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The Goal of Intellect is about the whole process of learning. It has, as its main focus, the forming of the minds and hearts of our pupils through the provision and pursuit of educational excellence. It highlights the need for a pupil-centred approach and for the recognition that there are many different types of intellect and ways of learning. Referring to our pupils in the Foreword to this edition of Heritage and Horizon, Aideen Kinlen, Provincial of the Irish-Scottish Province reminds us that:

‘They want a better world and many of them have the idealism to do something about it. It can be a long, hard road. The Sacred Heart educator aims to walk with them, helping them to begin to acquire not only the knowledge and skills but also the staying power and unselfishness that over a lifetime turns dreams into reality, however great, however modest.’


Therefore our challenge in working on this goal is to aim that:

Our schools create a stimulating learning environment where academic study and intellectual pursuits are cherished and valued.

Our work on the goal of intellect has recognised and developed the potential of each individual pupil. It has enabled them to become questioning, reflective young people who can appropriately use their knowledge to understand, interpret and interact with today’s world.



1. Creating an atmosphere of respect for learning in the school environment through the provision of:

  • Physical thinking space

  • Visuals that challenge the intellect

  • Access to new technologies

  • New ways of teaching/learning

2. Providing opportunities for staff development/In-Service Training on:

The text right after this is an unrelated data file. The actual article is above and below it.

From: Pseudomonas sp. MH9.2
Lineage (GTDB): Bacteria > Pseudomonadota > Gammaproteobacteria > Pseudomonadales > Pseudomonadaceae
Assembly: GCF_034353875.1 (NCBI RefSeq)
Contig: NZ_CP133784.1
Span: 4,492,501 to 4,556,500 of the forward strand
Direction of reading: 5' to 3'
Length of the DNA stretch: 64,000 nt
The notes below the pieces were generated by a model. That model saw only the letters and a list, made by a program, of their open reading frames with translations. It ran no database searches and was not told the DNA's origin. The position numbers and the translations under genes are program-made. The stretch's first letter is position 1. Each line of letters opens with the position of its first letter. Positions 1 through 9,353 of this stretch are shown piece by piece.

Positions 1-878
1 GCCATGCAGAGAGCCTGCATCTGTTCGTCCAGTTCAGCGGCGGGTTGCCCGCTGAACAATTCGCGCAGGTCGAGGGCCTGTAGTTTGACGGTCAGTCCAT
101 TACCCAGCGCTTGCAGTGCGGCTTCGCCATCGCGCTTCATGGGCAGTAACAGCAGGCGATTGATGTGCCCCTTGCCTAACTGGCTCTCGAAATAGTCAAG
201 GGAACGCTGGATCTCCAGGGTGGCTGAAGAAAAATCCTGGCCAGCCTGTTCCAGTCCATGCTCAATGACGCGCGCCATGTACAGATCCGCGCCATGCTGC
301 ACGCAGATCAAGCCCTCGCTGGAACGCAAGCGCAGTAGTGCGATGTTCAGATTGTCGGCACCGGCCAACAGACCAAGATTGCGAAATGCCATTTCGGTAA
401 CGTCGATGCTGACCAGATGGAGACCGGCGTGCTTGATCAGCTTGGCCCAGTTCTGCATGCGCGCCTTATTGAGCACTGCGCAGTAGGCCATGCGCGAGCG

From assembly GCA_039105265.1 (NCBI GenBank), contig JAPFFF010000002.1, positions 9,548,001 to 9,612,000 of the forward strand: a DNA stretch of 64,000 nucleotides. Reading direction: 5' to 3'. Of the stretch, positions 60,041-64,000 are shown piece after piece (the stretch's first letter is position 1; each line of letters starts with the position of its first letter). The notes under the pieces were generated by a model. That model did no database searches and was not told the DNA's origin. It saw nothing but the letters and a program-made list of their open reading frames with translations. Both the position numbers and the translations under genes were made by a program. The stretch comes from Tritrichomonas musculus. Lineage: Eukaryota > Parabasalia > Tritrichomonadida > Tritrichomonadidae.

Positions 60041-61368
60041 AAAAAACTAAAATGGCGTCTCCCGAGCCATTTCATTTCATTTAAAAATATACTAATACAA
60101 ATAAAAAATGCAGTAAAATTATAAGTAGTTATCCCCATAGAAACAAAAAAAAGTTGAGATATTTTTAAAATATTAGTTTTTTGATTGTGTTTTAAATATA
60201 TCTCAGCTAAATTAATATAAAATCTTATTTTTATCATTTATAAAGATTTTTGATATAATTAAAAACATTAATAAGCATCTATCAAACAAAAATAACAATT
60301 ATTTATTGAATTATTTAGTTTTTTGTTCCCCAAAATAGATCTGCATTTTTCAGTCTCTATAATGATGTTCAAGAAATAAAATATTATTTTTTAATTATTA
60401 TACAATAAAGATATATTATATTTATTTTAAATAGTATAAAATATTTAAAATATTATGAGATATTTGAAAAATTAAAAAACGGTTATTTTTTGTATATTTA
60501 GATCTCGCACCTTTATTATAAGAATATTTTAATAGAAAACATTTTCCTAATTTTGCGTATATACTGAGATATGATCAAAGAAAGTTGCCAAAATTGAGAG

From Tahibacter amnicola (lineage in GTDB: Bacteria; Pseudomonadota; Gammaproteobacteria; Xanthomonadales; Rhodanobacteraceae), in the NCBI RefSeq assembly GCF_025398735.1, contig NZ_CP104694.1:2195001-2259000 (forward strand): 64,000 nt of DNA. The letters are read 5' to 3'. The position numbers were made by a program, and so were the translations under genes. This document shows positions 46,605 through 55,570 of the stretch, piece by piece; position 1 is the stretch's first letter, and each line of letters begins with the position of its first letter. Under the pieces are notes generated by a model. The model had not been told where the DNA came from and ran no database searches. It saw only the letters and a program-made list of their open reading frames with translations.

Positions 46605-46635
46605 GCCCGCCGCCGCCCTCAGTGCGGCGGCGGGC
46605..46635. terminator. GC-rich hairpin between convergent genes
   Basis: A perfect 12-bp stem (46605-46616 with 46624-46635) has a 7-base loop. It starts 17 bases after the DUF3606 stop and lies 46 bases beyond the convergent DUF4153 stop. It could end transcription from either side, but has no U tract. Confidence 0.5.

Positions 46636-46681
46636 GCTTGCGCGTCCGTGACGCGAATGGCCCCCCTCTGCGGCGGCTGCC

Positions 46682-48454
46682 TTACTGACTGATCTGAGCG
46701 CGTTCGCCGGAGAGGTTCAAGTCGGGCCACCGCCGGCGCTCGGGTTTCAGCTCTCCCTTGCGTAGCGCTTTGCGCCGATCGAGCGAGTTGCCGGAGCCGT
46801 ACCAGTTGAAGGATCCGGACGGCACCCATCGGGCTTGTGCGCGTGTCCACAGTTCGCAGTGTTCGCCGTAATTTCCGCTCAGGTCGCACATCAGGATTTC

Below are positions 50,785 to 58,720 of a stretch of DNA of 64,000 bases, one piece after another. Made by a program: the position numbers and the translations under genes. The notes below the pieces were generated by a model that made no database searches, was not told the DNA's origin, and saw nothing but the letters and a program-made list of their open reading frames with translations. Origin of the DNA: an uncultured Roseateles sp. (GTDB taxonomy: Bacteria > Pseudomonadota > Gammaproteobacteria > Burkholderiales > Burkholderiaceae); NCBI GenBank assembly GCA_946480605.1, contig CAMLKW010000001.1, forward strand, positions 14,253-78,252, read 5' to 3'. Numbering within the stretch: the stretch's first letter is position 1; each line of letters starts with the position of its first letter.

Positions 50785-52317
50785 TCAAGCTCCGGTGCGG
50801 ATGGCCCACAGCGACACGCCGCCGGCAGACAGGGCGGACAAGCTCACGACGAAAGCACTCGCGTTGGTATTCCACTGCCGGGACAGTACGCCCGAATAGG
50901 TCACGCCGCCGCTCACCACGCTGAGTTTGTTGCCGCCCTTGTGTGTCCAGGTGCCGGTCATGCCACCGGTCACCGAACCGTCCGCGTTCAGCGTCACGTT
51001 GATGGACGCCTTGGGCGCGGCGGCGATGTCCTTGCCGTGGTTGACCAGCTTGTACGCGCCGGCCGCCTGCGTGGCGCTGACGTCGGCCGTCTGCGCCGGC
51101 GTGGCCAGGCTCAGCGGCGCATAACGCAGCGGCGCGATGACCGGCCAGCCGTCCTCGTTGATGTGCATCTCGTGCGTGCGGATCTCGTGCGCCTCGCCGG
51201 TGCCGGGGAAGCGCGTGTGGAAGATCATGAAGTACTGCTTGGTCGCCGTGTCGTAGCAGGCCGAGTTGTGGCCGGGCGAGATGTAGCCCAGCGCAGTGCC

• How pupils learn (understanding of the brain functions)

  • Thinking skills

3. Ensuring, through a culture of caring and a well-structured pastoral system, that:

  • Individual needs are catered for

  • Achievements are recognised and rewarded

  • Scholarships and bursaries are provided

  • Learning is enjoyable

4. Developing school policies and practices which reflect the needs of each individual learner and in particular address the needs of:

  • Pupils with special educational needs

  • Gifted and talented pupils

  • Pupils with English as a second language


  • Periodically designate a space as the ‘thinking space’. Display a list of thinking topics from which pupils choose. Allocate a specific time period. Ask each student to share thoughts with the group.

  • Ensure that pupils source certain information by using ICT technology.

  • Introduce different approaches to classroom, e.g. Co-operative Learning, Problem Based Learning or Inquiry Based Learning/Circle Time.

  • Carry out the Key Word Exercise.

  • Ask pupils to nominate the best performer in particular instances, e.g. who had the best idea?

  • Periodically celebrate an individual or group achievement. Even verbal rewards carry great value.

  • Nominate and rotate ‘minders’ for those pupils who do not have a good command of English.

  • Put measures in place to identify those with special needs or special intellectual talents.

  • Tell stories of famous high achievers in literature, science, art etc.

  • Become familiar with the theory of Multiple Intelligence and inform pupils of this. (This can help to alter the common mindset that intelligence applies only to numeracy-based or scientific topics.)

  • Introduce a short Thinking Skills programme to familiarise pupils with the concepts of ‘lateral thinking’ and ‘thinking outside the box.’


  • Monitor results of formal class tests for below par and above par performances.

  • Carry out an end of class survey, asking questions such as ‘What are the main things we learned in that session?’, ‘What did you find most interesting?’

  • Ask for personal opinions about historical or social events that were the topic of a particular class session. Observe the language used by pupils when they do this in order to assess   descriptive, interpretational, analytical or rational thinking skills.

  • Ask pupils if they feel they are being adequately challenged or stretched or even overloaded.

  • Consult with parents on this issue.

  • Observe verbal and non-verbal behaviour for signs of stress.

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